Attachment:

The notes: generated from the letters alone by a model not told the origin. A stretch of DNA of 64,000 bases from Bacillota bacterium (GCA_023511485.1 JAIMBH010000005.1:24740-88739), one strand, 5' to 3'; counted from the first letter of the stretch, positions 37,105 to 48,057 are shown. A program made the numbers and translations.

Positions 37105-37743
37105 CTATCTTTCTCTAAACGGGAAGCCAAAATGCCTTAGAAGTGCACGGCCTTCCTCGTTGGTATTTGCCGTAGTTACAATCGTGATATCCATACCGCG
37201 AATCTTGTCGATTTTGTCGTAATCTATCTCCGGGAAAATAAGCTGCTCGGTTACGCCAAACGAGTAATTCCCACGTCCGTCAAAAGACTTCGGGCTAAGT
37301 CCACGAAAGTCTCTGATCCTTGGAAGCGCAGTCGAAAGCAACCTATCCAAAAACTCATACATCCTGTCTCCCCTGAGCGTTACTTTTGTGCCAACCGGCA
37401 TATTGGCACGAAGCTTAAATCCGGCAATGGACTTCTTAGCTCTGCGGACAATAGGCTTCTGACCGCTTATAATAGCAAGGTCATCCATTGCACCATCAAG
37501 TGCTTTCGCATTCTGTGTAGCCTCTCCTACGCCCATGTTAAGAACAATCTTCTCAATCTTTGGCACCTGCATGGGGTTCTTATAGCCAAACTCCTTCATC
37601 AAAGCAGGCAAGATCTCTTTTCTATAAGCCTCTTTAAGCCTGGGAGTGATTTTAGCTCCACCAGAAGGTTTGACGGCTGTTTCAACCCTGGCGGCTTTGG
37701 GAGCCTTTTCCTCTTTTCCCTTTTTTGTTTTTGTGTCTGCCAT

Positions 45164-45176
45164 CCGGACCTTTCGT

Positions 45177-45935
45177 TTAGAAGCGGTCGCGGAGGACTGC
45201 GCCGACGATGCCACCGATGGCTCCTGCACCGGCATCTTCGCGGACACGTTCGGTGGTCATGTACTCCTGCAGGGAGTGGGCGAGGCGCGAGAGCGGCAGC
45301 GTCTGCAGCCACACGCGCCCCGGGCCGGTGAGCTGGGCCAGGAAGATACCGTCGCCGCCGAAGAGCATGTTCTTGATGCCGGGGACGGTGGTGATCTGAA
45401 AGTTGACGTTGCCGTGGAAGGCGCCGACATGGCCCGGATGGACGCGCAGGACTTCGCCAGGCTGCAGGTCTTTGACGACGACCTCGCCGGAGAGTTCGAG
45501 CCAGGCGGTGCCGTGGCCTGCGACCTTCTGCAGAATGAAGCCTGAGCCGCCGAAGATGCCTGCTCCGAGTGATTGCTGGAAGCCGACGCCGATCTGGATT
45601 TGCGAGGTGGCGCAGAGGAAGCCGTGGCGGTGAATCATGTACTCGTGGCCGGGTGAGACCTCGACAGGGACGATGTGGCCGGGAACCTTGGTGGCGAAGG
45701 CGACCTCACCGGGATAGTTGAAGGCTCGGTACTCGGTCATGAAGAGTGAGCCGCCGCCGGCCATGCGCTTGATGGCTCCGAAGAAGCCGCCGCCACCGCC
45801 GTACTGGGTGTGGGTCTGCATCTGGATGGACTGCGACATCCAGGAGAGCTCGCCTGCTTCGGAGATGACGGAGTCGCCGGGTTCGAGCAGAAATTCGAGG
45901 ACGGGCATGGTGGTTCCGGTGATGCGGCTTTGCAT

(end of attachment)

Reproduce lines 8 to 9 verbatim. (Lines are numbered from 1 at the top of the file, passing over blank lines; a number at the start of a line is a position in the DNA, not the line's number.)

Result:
37601 AAAGCAGGCAAGATCTCTTTTCTATAAGCCTCTTTAAGCCTGGGAGTGATTTTAGCTCCACCAGAAGGTTTGACGGCTGTTTCAACCCTGGCGGCTTTGG
37701 GAGCCTTTTCCTCTTTTCCCTTTTTTGTTTTTGTGTCTGCCAT